6] The compensation to the farmers should always be in two parts. One is cash payment at the rate of 4 times the value of land’s market value. And the second compensation is, the State government should acquire 20 % extra land than what is actually required for widening, and allot the acquired additional land to the farmers along the sideways of national high way in proportion to the land they have surrendered for this purpose.

For example if a farmer loses 5 acres of land he gets monetary compensation for 4 acres and gets 1 acre land along the side of the national highway. If the farmer loses 1 acre land in acquisition, the farmer gets compensation for 80 cents of land and gets 20 cents of land along one side of national highway.

7] The farmer not only gets high compensation but also gets a high commercial valued land along the side of the high way. The farmers will come forward on their own to give their lands on their own to build the highway projects. They will become partners in these projects.

8] Every year 6000 KMs of 4/6 lane national highways can be added to the existing road work

9] The to-be laid road lengths should be divided into 30 km segments, rail over-bridges, river bridges and fly-overs.

10] For example the 6,000 Km road length should be divided into 200 segments each and in addition to these segments contracts for construction of bridges at rivers, railway lines and junctions should be auctioned separately.

11] Giving and taking bribes, deliberate attempt of padding up of project cost and colluding with co-bidders at the time of bidding and in the construction stage should be made a highly serious crime and non bailable offence. A separate law should be enacted in the Parliament to give the government an absolute right to attach and confiscate all properties of the offender if he is found guilty

12] The contractor should complete his work within 12 months from the date of awarding the contract.

13] A penalty of 5 % of project should be levied per every month of delay over the given time of 12 months.

14] It should be made mandatory for the contractor to film every section, every part of the construction work every day and send it to the high way authority and put it on website.

15] If the project work is completed within the contract time of 12 months then additional 5% of project work should be given to the contractor as a bonus. The contractors, who finished the projects within the stipulated time of 12 months, should be given first priority in the next year projects.

16] Before the contractor begins his work he should open a bank account in any nationalised bank and should spend every rupee on this project from this account only. This account should not be closed till the completion of the project.

17] All payments towards expenditure from this account to recipients’ accounts should be made either through online transfers or by cheque.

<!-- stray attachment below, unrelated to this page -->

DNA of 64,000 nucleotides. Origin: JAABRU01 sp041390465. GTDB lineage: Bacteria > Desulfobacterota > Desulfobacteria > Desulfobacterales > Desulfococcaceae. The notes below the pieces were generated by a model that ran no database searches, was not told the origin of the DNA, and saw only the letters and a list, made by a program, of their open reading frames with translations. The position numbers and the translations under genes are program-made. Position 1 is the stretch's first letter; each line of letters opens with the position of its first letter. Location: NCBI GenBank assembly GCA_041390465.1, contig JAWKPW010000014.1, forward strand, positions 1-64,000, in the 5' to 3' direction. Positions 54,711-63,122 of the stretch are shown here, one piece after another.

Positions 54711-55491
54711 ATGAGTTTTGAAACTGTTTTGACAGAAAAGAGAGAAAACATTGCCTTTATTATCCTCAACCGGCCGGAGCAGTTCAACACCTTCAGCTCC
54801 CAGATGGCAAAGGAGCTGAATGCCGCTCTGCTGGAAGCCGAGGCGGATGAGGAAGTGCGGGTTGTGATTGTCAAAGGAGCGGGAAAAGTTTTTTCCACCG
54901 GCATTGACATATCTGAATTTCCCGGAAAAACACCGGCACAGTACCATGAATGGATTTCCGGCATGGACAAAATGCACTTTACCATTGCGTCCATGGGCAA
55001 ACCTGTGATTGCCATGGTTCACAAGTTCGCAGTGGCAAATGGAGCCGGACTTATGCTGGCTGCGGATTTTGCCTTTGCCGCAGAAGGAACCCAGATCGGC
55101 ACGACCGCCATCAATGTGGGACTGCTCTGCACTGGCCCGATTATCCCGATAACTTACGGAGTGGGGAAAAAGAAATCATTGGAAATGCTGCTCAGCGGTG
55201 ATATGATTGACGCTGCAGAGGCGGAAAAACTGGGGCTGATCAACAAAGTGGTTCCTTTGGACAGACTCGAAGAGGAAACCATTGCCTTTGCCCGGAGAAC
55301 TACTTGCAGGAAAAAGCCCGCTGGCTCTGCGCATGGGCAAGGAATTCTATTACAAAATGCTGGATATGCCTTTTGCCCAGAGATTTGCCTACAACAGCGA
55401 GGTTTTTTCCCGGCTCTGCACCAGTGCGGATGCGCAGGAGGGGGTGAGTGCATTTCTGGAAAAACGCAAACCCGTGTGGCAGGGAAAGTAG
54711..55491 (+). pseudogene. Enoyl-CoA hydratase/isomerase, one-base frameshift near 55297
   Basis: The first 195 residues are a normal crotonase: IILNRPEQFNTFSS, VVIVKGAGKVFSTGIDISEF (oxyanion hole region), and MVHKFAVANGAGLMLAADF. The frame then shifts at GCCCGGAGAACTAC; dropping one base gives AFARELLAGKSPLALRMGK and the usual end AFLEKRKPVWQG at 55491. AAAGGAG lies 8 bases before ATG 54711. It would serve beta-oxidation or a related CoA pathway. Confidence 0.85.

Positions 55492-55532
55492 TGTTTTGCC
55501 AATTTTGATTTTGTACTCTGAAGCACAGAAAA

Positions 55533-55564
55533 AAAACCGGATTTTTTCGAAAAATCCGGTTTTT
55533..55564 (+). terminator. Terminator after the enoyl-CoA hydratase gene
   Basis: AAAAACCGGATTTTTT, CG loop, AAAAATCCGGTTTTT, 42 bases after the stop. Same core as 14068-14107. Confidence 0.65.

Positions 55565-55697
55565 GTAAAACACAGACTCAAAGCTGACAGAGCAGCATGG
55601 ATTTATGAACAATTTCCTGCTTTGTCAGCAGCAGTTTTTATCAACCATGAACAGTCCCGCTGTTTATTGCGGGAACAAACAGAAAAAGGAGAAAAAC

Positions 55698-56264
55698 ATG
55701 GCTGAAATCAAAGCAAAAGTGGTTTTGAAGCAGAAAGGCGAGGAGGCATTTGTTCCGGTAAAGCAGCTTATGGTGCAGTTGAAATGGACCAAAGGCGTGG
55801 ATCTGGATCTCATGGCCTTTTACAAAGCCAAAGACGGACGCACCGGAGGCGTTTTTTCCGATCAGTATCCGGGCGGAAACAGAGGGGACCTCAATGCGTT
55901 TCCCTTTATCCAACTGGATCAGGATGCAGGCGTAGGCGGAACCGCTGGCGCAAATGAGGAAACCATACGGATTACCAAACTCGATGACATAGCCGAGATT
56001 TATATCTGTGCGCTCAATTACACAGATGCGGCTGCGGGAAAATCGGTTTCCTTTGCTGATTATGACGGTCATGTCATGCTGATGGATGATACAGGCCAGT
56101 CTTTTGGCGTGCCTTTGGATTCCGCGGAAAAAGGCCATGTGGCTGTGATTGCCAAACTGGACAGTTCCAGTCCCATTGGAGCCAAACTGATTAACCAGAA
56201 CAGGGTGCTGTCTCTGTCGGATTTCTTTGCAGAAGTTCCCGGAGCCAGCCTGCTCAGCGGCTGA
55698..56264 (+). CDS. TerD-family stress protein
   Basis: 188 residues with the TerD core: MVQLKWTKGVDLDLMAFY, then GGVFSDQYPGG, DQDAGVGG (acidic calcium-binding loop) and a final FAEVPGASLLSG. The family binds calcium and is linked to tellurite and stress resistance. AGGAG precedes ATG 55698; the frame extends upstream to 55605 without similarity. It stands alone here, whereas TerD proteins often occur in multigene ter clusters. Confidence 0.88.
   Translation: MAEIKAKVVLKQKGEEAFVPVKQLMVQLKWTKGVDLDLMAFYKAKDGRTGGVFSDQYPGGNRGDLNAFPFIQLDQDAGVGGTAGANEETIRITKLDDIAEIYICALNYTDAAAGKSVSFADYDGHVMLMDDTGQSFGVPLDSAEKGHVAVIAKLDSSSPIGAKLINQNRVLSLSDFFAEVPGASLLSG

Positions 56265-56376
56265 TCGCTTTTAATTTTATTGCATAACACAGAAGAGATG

18] All payments towards raw materials, machinery, rentals, man power, service charges etc. should be made only through this account. No cash payments should be allowed for payments throughout the execution of this project.

19] The expenditure balance sheet should be put on the website for general public to know the status of project work and the spending on the project work on each day.

20] The expenditure balance sheet should be updated and put on the website every day. People should have the absolute right to know how their hard earned money is being spent for what and by whom. In this way the transparent spending and implementation of the road projects will eliminate corruption. This transparency in execution of the project will also ensure the highest quality of work.

21] This brings in a new era of accountability and transparency in spending of public money. People should also become the partner, administrator and watchdog in spending their own money.

22] The contractor should construct and complete the whole project on his own and he should not be allowed to sub-contract the whole project to third party. Small pieces of works can be given to third parties but payments should be paid for the subcontracts from the main contractor’s account only.


5] Rehabilitation


 If there is a need to relocate a village or habitat in the land acquisition process for essential services like defence, sea ports, railway lines and roads, it should be mandatory for construction of new township with all basic services for all the families to be displaced or affected before the land acquisition process actually begins.


6. Land management

Proper land management will be helpful to both land owners and governments [central and states] if government takes the following steps

A] Digitalization of entire land area of the country

B] Digitalization of land records

C] Digitalization ownership rights

D] Land savings account for each person of the country

E] Transfer of ownership rights in digital form

A. Digitalization of entire land area of the country